8 January 1876, ix, 23-4
Erechtheus was the first and indeed the only book by Swinburne that was almost unanimously praised. The review by John Addington Symonds is more knowledgeable than others, the work of a poet and man of letters who had been a special student of Greek literature, though he is now remembered chiefly for his studies in the Renaissance.
Lycurgus the orator gives the following argument of the lost tragedy of Erechtheus by Euripides:—
They say that Eumolpus, the son of Poseidon and Chione, came with the Thracians to conquer Attica; and that at that time Erechtheus, who had for wife Praxithea, the daughter of Cephisus, reigned in Athens. When, therefore, a great army was about to assault the land, the king sent to Delphi, and enquired how he might obtain a victory over his enemies. The god answered that he would win, if he slew his daughter before such time as the forces engaged in battle. This, in obedience to the oracle, he did, and drove the foemen forth from Attica.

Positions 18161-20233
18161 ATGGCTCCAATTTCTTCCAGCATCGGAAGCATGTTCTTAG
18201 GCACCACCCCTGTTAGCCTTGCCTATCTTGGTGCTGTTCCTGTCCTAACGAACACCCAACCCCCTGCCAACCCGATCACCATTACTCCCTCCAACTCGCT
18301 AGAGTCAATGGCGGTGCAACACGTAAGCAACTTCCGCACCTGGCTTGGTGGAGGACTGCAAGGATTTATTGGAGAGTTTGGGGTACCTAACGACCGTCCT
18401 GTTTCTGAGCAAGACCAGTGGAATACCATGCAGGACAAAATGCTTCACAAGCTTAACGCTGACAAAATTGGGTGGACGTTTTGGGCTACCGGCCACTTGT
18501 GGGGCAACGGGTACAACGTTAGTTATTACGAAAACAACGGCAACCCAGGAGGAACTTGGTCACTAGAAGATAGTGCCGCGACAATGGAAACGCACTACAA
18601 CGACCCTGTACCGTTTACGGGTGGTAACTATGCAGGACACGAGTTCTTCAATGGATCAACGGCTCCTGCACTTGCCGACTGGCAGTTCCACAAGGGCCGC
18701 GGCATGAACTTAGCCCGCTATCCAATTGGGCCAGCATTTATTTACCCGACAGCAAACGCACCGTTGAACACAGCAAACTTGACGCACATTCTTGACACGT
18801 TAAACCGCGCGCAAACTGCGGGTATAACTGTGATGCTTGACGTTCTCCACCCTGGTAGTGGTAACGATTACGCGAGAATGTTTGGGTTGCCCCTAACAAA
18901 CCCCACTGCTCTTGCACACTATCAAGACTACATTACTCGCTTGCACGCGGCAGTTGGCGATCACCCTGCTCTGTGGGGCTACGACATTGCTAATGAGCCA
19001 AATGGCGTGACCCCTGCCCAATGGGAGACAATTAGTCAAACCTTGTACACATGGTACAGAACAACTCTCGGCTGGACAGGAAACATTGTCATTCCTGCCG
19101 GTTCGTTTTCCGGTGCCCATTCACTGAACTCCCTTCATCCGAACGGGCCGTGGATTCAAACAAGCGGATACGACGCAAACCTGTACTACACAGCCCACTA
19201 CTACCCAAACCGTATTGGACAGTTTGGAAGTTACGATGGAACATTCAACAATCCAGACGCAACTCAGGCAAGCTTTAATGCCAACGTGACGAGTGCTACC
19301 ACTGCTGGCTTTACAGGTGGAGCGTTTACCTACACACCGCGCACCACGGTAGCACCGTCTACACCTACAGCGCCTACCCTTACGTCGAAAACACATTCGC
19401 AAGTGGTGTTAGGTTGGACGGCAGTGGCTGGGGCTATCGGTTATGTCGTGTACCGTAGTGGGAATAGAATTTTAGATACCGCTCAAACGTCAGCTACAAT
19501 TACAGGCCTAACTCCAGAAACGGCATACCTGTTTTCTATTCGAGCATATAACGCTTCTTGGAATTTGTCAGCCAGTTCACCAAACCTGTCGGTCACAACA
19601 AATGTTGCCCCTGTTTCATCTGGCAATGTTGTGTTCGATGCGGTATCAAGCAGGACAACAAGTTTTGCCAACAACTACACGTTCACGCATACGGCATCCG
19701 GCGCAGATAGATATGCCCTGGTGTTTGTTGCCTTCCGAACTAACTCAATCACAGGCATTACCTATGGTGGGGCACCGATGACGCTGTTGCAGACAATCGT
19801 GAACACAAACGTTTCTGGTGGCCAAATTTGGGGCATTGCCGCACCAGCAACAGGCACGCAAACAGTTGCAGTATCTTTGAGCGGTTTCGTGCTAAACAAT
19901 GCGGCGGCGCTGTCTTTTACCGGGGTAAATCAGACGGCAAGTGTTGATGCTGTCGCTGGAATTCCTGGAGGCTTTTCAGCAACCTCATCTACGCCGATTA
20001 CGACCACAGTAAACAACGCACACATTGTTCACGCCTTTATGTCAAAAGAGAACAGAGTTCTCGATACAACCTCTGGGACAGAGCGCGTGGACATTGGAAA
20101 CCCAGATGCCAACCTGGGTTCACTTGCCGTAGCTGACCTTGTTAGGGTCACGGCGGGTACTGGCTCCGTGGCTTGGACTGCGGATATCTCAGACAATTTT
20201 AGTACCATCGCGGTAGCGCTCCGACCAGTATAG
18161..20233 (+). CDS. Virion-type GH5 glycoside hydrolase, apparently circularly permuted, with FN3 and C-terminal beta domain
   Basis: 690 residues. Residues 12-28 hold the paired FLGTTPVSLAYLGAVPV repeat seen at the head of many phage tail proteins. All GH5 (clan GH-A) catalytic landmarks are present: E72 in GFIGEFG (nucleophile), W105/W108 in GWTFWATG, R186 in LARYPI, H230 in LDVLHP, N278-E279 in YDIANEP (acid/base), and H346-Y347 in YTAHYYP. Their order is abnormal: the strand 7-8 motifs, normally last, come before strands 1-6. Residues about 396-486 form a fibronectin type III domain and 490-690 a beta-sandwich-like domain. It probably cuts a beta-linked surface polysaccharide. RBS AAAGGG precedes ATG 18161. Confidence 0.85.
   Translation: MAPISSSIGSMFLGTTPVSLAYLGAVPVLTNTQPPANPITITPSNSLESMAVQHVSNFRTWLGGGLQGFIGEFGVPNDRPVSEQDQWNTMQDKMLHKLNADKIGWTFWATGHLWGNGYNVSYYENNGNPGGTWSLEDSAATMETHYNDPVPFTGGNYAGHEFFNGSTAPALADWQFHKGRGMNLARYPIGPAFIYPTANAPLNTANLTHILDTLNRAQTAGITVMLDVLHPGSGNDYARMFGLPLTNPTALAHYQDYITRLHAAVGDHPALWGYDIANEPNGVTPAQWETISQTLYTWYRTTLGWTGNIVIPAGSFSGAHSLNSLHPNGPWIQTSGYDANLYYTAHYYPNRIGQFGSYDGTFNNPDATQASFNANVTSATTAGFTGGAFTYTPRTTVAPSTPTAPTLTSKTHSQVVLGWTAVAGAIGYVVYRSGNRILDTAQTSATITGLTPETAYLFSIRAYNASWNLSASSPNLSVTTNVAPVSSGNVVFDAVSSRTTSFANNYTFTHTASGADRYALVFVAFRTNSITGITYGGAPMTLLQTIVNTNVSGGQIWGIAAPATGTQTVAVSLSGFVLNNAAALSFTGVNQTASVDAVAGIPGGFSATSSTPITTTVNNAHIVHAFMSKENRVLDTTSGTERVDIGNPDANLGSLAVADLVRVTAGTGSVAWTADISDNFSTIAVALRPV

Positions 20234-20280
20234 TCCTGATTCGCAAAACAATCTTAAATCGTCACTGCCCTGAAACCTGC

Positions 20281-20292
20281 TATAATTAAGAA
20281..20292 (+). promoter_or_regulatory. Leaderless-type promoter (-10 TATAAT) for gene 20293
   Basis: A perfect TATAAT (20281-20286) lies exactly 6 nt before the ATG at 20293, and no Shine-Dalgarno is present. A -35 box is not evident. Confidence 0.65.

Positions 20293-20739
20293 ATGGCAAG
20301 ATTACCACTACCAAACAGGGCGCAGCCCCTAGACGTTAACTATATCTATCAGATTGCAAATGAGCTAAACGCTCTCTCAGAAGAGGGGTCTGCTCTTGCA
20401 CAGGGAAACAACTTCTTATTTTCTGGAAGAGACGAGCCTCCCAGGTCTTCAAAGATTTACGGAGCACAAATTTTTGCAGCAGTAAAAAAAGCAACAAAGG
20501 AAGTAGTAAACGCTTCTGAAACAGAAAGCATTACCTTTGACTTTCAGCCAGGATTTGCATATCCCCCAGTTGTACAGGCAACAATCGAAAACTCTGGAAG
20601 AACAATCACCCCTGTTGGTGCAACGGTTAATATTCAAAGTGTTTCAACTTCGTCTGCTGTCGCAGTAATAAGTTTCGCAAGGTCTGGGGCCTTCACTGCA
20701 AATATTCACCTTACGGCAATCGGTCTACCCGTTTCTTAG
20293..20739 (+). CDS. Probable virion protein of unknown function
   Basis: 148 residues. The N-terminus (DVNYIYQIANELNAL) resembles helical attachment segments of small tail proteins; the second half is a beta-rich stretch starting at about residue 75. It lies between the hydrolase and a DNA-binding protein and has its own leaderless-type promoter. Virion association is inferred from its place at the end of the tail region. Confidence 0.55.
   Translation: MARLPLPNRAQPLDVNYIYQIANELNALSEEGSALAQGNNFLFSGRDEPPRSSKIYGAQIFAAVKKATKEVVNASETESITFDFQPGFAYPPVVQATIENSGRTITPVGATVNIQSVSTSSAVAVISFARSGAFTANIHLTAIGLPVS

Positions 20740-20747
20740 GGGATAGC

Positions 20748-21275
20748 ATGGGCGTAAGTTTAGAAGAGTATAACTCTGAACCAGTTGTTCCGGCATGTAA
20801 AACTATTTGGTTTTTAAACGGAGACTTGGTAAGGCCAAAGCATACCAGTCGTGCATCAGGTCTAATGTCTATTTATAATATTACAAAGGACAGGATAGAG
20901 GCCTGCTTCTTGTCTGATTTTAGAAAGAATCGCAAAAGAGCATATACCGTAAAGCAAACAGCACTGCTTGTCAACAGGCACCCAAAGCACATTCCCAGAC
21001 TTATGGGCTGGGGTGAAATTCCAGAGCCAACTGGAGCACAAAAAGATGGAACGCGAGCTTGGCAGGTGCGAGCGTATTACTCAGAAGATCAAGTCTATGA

From other sources we learn that the name of the daughter, thus sacrificed for the welfare of Athens, was Chthonia, and that two of her sisters having vowed not to survive her, slew themselves. It also appears that in the decisive battle Erechtheus killed Eumolpus with his own hand, and was himself destroyed by a thunderbolt from Zeus. Erechtheus was reputed to have been autochthonous, or sprung from the